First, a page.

I replaced the nuts and washers for the exhaust manifold to engine (LR025680 & LR028235) and of course the manifold (LR025852).

For the exhaust to turbo connection I got the gasket (LR025110), but I couldn't find the bolts. The only place I could find them were listed on the LR2 and the part # was LR005738 , but I didn't buy them. But I think that is what I would try if I had wanted to replace them.

I also didn't replace the cat to mid pipe gasket (WCM500120 ) or the nuts (LR027177). Again those nuts were only shown for the LR2. I didn't buy them so I can't be sure that is the correct part number, but it is what I was going to buy.

I hope this helps.
 

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Discussion Starter #4
Thanks, Lemmy. I found all the other parts besides the missing bolt. You are correct, it doesn't show up on the parts diagram. The dealership in Tampa sells the parts online with a diagram as reference. They had the missing washer and the gaskets for the coolant line.
 

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Discussion Starter #5
These are the parts I ordered. Unfortunately I ordered from my local dealer and the cost was MUCH higher. They are typically 1.5-2x what is listed as retail from other LR dealers that are online.

1 Turbocharger (Exhaust Manifold) Gasket LR025852
1 (Turbo) Oil Feed Tube Filter LR025523
1 Exhaust Manifold to Converter Pipe Gasket LR025110
10 Turbocharger (Exhaust Manifold) Nut LR025680
2 (Turbo) Oil Return Tube Gasket LR032083
3 (Turbo) Water inlet/outlet tube gasket LR025565
Why did you replace the nuts?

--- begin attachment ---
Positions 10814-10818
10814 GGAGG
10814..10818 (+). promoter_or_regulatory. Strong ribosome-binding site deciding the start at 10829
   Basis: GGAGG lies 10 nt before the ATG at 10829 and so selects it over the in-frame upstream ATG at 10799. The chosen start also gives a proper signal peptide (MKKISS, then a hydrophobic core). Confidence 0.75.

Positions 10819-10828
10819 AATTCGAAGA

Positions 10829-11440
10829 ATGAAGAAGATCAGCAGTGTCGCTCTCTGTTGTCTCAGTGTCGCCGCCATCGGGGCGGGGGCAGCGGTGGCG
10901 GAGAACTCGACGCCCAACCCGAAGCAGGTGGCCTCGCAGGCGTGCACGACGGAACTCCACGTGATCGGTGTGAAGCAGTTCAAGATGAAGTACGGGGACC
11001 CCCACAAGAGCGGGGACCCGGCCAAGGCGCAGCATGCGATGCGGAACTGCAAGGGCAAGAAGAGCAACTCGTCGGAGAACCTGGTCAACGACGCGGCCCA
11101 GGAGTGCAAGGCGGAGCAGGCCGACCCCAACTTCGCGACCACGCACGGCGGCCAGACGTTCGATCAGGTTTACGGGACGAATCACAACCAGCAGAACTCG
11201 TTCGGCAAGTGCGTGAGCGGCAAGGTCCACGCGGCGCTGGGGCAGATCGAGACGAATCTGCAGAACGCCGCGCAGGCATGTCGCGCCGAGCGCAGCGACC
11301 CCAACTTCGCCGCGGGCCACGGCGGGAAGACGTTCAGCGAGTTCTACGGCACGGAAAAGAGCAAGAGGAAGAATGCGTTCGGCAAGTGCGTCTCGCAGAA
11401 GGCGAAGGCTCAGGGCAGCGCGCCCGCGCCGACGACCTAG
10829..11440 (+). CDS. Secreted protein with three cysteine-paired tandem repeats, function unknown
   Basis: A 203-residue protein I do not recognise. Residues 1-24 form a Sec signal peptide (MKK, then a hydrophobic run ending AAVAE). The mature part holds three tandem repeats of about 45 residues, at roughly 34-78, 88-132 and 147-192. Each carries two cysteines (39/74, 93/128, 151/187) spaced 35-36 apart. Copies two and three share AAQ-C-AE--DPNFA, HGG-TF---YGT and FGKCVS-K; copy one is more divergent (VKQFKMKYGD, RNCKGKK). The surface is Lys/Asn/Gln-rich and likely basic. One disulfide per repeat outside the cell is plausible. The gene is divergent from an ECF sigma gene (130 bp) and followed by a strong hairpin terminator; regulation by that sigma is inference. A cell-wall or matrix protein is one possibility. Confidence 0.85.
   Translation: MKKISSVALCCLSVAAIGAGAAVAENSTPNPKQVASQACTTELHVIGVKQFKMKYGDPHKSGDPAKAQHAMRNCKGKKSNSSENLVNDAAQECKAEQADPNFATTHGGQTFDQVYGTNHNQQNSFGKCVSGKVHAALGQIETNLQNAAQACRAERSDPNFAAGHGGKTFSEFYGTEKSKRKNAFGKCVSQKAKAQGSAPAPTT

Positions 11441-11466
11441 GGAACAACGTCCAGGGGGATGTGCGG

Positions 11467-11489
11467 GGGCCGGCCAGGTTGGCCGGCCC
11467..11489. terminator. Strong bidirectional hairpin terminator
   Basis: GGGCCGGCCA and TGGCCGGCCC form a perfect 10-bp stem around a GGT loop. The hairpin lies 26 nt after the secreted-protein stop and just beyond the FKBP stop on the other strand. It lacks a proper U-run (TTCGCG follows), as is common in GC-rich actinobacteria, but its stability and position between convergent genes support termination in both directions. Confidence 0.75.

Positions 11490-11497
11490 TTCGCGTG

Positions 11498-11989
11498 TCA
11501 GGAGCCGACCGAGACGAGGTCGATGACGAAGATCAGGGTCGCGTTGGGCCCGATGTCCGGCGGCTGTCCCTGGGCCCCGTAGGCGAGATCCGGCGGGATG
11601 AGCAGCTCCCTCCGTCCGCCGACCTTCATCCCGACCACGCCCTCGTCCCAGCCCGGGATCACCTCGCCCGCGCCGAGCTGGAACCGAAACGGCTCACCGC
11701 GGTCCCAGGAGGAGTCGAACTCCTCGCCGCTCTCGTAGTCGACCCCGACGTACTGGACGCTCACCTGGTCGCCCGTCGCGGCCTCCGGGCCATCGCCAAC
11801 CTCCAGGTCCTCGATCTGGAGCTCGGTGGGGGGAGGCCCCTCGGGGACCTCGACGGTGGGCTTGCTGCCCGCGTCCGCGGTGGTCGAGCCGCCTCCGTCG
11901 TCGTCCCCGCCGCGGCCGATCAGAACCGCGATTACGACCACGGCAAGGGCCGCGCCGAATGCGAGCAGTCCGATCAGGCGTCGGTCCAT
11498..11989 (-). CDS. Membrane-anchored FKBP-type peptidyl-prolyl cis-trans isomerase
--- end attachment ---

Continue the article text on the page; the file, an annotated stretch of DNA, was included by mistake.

Also, I only took off 2 of Water inlet/outlet tube gasket LR025565. Do you remember why you needed the third?
 

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You mean why did I replace the nuts on the exhaust manifold engine studs? They are copper nuts and the manual says to replace them. It may work fine not replacing them, but most places I said it is a good idea to replace them.

There are 2 of the LR025565 gaskets on the longer water tube (12 in the pic) and another one on the short water tube (#17 in the picture). I remember I was very confused by the drawings in the manual and the part diagrams. But I am pretty sure I ended up needing all 3.



 

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Discussion Starter #7
Thanks for reminding me of that 3rd gasket! I'll order it now. Also, my manual didn't say to replace the nuts. That's interesting. I might go ahead and replace them.
 

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I think you could probably get away without replacing them. I have reused copper washers on motorcycle oil drain plugs many times and even reused copper crush washers on brakes in a pinch and never had an issue. Sure brakes are very important, but I would notice a leak and they are easily. If these hoses and pipes were easy to access I probably wouldn't replace any of them except for the manifold to engine gasket. But I didn't want to have to deal with this again so it was (relatively) cheap insurance, especially if you don't buy from the local dealer.